ROMEO AND JULIET in contemporary California, only without the poetry or any other particular discernible reason to exist. Nicole Oakley (Kirsten Dunst, who's growing nicely into her looks) is a rich, rather languidly rebellious seventeen-year-old (at one point she wears what appears to be an antique Blondie promo T-shirt) who falls hard for classmate Carlos Nunez (Jay Hernandez), a straight arrow football star and A-student who's on the fast track out of the barrio. Later, we find that Nicole's personal life, unsurprisingly, is considerably messier than we originally assumed. Her father (Bruce Davison) is emotionally distant (he's an earnest liberal congressman who, in one of the film's few good jokes, is on a first-name basis with Martin Sheen). Her stepmother (Lucinda Jenney) is a caricature of a spoiled bitch and, of course, there's the inevitable dark secret in Nicole's past that explains all her bad behavior (which, if truth be told, isn't really all that bad; mostly she tipples a bit and keeps a sensitive photo-journal). Nunez, meanwhile, must endure the obligatory shot-from-both-sides crap from friends and family until the course of true love smoothes out and the mismatched pair is allowed to cruise into the sunset to the accompaniment of an earnest (is there any other kind?) alternative rock ballad. This is all numbingly predictable, even allowing for the film's modest twist on wrong-side-of-the-tracks-romance clichés. Dunst's father, you see, wants to break them up not because he thinks Hernandez will ruin his little girl's future, but because he's afraid she'll screw up Carlos's efforts to better himself. That small sign of intelligent life notwithstanding, this is the sort of film that will have you looking at your watch roughly as soon as the opening credits end. And adding insult to injury, it deserves numerous extra demerits for giving the perennially misused Davison yet another underwritten role that completely wastes his considerable talents.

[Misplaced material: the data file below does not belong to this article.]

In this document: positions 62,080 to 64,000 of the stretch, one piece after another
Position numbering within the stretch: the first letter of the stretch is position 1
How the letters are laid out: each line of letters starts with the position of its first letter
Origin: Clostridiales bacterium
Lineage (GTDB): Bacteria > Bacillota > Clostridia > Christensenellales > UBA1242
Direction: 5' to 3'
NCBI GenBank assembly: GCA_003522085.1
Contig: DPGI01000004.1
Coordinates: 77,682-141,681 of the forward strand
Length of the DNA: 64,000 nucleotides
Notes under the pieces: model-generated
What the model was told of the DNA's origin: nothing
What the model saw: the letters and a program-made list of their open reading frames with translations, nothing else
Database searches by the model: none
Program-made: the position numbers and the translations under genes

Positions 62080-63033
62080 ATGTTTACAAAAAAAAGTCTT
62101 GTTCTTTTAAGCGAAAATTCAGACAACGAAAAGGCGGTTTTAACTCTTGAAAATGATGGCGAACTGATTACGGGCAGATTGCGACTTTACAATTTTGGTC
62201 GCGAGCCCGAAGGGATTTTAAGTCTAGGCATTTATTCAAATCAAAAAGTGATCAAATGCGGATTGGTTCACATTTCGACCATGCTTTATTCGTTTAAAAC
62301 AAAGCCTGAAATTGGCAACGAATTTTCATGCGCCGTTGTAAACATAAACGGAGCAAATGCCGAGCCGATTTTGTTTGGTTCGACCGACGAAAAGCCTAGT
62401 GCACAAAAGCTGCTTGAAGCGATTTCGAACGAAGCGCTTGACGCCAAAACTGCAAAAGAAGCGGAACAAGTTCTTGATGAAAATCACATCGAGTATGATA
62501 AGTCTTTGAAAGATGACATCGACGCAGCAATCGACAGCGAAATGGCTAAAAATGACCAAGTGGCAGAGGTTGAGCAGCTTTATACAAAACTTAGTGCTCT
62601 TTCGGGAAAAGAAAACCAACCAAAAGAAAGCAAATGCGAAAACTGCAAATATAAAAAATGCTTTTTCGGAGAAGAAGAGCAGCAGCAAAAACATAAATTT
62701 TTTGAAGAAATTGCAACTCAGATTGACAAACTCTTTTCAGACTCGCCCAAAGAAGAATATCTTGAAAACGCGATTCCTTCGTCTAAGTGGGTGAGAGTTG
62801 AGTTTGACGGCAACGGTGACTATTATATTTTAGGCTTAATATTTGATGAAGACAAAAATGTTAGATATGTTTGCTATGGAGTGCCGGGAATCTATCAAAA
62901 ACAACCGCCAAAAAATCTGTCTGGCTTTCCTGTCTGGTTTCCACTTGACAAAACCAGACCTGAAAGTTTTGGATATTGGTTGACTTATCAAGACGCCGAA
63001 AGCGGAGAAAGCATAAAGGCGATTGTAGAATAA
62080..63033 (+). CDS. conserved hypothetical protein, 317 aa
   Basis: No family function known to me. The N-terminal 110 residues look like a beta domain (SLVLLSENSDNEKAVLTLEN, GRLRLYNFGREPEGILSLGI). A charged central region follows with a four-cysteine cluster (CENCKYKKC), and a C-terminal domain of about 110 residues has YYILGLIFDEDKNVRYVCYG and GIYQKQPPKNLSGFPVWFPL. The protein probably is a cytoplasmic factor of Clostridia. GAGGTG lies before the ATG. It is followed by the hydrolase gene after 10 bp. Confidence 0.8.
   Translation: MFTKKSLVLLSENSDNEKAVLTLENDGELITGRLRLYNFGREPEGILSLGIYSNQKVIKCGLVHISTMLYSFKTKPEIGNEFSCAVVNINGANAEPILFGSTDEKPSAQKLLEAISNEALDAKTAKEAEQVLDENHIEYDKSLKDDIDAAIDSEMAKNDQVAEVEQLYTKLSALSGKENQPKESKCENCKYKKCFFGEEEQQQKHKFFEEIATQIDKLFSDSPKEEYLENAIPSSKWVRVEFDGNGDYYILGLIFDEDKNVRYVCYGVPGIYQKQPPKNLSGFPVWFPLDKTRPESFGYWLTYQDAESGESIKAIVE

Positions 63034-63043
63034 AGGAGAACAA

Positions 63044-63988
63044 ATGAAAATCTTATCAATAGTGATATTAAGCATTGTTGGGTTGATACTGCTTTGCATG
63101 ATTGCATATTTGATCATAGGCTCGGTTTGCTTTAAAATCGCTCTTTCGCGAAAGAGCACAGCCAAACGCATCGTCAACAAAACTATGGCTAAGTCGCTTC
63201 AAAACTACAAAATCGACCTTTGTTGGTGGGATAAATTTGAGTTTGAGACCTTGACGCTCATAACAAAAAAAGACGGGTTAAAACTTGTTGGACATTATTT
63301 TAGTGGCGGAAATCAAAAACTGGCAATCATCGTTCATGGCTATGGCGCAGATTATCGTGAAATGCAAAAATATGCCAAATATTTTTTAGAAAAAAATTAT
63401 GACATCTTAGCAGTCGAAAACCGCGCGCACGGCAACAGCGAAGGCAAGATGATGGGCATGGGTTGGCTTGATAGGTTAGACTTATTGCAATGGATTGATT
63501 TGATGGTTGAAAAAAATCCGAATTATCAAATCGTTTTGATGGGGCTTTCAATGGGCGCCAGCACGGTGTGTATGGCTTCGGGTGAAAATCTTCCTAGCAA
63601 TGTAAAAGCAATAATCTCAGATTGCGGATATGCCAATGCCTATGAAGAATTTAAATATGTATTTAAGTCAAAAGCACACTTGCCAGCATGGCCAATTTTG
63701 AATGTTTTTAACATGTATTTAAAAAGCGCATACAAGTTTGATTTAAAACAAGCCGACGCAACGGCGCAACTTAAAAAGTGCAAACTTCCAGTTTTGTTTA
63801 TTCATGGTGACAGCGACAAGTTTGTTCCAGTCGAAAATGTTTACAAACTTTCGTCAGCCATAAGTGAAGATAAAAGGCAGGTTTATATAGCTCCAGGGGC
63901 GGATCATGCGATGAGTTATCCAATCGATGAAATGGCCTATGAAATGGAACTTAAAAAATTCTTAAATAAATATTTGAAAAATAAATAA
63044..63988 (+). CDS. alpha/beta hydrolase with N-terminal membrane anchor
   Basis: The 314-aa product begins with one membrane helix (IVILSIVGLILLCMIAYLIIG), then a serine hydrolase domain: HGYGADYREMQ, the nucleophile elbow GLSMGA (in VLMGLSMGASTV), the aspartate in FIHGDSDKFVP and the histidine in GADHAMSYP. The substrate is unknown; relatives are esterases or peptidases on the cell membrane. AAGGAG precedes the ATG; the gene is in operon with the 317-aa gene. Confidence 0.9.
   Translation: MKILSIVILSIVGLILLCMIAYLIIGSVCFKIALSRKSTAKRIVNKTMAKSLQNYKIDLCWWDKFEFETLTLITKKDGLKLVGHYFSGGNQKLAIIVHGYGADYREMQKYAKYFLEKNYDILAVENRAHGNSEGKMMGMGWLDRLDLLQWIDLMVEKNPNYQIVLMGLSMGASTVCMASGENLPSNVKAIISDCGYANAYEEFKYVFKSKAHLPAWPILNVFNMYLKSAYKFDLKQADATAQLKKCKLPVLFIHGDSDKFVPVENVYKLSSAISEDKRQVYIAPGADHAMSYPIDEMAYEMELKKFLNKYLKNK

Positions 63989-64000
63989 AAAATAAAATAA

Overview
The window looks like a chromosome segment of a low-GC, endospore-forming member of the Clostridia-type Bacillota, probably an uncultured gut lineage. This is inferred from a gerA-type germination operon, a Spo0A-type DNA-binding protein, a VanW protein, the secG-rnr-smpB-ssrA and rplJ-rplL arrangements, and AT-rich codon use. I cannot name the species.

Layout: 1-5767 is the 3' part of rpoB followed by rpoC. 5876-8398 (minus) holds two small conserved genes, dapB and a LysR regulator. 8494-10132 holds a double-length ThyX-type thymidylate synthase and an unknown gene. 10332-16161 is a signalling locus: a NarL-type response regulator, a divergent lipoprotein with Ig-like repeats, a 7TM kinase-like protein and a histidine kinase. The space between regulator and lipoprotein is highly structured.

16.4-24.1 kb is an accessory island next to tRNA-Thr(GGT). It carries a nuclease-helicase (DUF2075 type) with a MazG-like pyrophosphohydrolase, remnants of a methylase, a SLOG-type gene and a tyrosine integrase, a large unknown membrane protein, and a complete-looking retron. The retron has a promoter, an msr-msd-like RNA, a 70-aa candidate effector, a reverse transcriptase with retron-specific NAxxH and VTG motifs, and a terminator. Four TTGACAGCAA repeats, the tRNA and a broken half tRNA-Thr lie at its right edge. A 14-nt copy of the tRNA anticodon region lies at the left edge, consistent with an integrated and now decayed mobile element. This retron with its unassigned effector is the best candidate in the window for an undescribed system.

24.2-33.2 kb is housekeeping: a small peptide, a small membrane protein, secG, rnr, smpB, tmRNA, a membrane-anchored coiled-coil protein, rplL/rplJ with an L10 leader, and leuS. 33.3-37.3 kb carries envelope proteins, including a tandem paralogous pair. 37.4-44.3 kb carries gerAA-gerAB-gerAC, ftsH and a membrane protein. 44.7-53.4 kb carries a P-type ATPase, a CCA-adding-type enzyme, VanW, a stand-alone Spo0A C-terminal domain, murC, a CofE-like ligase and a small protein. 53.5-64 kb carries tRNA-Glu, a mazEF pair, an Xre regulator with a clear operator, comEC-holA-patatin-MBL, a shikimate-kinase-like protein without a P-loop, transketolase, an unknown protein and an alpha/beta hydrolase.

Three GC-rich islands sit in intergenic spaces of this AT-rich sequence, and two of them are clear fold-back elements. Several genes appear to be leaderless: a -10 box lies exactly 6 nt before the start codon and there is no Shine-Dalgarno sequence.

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- Released: 2001
- Rating: PG-13
- Review: ROMEO AND JULIET in contemporary California, only without the poetry or any other particular discernible reason to exist. Nicole Oakley (Kirsten Dunst, who's growing nicely into her looks) is a rich, rather languidly rebellious seventeen-year-old (at one p… (more)